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CBS's The Activist Is the Worst of Performative Activism

by Ilana Quinn 8 months ago in activism
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The new reality series has amassed widespread criticism from actual activists

CBS's The Activist Is the Worst of Performative Activism
Photo by Clem Onojeghuo on Unsplash

On September 9, 2021, the giant American television and radio network CBS announced the launch of a new reality series entitled The Activist, premiering on October 22.

According to CBS's official website, the series will highlight the work of real-life advocates for various issues and pair them with celebrities while contestants compete for a chance to take part in the G20 Summit. Among the celebrities hosting the series are Usher, Priyanka Chopra Jonas, and Julianne Hough. Deadline further revealed contestants will be graded on criteria based on "online engagement, social metrics, and hosts' input." The winning team of advocates will be serenaded by some of "the world's most passionate artists."

While at first glance, The Activist seems like an earnest attempt to bring attention to worthy causes, many criticized the premise for its tone-deaf agenda reminiscent of celebrity influencer Kendall Jenner's 2017 Pepsi commercial - which capitalized on actual issues for corporate gain. Activist Jameela Jamil was among the critics who noted the unhelpful concept of the show:

Couldn't they just give the money it's going to take to pay this UNBELIEVABLY expensive talent and make this show, directly to activist causes? Rather than turning activism into a game and then giving a fraction of the much needed money away in a "prize…?" People are dying.

Jamil's sentiment was echoed by many others, who labelled the upcoming series as performative, trivializing, and even harmful for smaller charities and organizations with smaller social media presences and less social traction. While many popular issues are important, the constant promotion of the select few causes the mainstream deems acceptable leaves little room for other movements to thrive.

In addition, framing the series as a competition rather than a way for advocates to showcase their causes perpetuates the false notion that activism and social justice should be a game with winners and losers. One commenter even aptly likened the series to Suzanne Collins' dystopian book series The Hunger Games, where a group of teenagers are unwittingly thrust into an arena and compete to the death. In the same way, the series could fall into the trap of promoting personalities rather than the movements they represent, becoming a popularity contest for activist influencers.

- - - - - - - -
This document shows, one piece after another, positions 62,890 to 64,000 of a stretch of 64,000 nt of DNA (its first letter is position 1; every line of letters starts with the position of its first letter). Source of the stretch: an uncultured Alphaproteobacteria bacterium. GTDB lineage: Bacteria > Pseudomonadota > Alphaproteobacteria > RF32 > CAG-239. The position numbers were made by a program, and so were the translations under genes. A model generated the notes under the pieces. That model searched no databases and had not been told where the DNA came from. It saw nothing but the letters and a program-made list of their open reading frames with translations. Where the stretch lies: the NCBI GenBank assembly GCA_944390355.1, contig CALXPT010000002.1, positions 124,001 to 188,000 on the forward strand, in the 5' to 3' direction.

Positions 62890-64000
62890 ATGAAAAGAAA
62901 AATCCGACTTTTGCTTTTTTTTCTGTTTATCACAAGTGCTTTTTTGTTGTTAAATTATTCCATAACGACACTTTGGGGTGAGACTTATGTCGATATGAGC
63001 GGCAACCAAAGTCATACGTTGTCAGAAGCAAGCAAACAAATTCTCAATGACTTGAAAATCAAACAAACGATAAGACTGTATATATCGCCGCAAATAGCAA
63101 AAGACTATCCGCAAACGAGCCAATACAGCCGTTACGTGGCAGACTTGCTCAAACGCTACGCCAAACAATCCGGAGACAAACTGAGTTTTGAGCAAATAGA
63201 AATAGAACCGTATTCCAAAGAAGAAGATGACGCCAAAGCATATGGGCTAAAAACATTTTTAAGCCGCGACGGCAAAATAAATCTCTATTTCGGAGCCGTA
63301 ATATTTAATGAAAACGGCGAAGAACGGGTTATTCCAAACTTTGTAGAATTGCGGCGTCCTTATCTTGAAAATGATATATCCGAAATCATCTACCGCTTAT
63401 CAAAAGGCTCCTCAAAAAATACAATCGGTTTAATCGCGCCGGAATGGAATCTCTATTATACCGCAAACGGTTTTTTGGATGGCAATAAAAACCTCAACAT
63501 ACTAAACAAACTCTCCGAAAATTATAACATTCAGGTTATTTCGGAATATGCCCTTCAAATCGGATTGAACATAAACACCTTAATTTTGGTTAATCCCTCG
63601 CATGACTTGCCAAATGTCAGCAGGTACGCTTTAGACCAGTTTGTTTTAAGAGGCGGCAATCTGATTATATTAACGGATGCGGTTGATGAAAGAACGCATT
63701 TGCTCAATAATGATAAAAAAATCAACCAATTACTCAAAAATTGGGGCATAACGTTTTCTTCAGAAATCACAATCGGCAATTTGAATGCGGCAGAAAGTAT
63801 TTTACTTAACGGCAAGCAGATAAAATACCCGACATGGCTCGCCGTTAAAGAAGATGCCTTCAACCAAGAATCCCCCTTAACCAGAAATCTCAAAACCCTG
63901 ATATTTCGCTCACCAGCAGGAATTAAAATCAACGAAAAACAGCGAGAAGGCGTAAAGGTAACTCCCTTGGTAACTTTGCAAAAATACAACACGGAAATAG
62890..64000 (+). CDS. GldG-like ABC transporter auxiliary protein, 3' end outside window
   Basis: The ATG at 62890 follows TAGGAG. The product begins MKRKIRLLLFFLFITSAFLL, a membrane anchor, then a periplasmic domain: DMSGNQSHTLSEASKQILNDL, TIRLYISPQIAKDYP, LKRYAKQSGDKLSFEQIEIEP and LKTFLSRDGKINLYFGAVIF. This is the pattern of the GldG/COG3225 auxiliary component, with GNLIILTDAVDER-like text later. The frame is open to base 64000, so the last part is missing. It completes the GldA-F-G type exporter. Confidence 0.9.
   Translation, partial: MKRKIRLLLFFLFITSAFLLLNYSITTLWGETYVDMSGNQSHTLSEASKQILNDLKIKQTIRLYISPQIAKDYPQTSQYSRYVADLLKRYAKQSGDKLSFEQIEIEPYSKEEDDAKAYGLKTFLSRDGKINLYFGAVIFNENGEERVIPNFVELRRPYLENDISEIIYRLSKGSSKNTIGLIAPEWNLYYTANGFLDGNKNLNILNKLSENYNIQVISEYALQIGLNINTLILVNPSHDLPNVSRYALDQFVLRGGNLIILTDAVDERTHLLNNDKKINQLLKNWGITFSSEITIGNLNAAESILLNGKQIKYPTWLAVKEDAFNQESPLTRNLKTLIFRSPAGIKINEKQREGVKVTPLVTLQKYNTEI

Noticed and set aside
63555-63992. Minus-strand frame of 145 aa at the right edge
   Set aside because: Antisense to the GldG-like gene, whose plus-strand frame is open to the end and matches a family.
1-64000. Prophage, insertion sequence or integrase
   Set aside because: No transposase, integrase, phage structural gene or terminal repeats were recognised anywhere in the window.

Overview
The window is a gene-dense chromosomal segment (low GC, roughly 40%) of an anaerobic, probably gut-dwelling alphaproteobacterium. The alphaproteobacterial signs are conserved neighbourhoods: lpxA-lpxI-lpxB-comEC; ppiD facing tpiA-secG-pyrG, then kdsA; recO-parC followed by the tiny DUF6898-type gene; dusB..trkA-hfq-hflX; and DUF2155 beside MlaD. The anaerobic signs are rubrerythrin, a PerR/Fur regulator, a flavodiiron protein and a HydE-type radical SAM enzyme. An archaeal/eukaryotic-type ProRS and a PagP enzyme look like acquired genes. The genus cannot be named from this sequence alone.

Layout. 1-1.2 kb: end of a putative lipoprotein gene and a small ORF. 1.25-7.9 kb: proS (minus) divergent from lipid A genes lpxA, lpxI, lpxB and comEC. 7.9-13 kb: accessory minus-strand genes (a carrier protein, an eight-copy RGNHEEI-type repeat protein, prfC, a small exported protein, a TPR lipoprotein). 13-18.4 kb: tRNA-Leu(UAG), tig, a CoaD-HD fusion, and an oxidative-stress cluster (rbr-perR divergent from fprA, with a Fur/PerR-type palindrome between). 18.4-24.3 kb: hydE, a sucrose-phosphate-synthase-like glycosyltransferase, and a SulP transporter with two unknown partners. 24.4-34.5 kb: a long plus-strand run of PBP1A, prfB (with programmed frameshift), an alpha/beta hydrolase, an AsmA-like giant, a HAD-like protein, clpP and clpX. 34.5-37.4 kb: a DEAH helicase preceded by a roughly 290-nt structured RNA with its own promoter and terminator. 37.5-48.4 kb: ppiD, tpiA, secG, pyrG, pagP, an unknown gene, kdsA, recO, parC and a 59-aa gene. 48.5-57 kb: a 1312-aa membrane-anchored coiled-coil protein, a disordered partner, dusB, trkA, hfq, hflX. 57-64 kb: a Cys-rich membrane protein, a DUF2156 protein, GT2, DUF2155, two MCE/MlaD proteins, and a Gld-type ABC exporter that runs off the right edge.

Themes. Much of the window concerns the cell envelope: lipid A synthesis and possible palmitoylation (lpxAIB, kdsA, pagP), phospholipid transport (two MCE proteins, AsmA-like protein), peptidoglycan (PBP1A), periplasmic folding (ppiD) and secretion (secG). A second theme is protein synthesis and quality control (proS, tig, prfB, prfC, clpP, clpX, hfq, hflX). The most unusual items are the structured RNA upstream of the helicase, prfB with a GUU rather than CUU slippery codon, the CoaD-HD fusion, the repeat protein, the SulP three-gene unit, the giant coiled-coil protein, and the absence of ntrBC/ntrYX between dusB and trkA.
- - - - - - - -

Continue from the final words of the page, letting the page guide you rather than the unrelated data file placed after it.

Although I am sure many of the activists competing in The Activist are doing so to bring greater awareness to their respective causes, the forthcoming series is emblematic of performative activism: a phenomenon currently pervading popular culture and the corporate world.

Performative Activism

Performative activism is described as activism performed to increase one's social capital or popularity, devoid of an actual desire to promote the interests of the interest at hand. Essentially, performative activism is self-serving and practised by many politicians, corporations and celebrities who seek further acclaim by pretending to care about prevalent social issues. People who perform this type of activism are often accused of "virtual signalling," where a genuine interest in progress is replaced by a desire to be seen as morally superior.

In the so-called digital age, it has become far easier to garner attention for previously taboo or unknown issues - which is undoubtedly a good thing. Activists can leverage platforms to raise awareness for various causes, which are shared and re-posted by those who resonate with them. Unfortunately, with this ease comes the ability for corporations and individuals to capitalize on social and political problems without enacting change - exemplified by corporations who celebrate Pride Month by updating profile pictures to rainbow flags, without actually helping LGBTQ people in need of care.

Sometimes, corporations and politicians who claim to be in favour of certain causes are later revealed to engage in discriminatory behaviours, emphasizing how easy it is to feign caring without actually doing so.

With another federal election on the horizon in Canada, Prime Minister Justin Trudeau has come under fire for preaching about the importance of reconciliation with Indigenous nations without providing clean drinking water to the Neskantaga First Nation for almost the past six years despite promising to do so in 2015.

The Activist is a perfect representation of performative activism in the digital age, where social media both allows activists to champion causes and also permits the hollow, insincere virtue signalling of companies and politicians to persist. But actions speak louder than words. We will watch to see if the series achieves the progress it has claimed to strive for.


About the author

Ilana Quinn

I am a student who loves writing about history, travel, faith and life experiences. Feel free to check out more of my writing at :)

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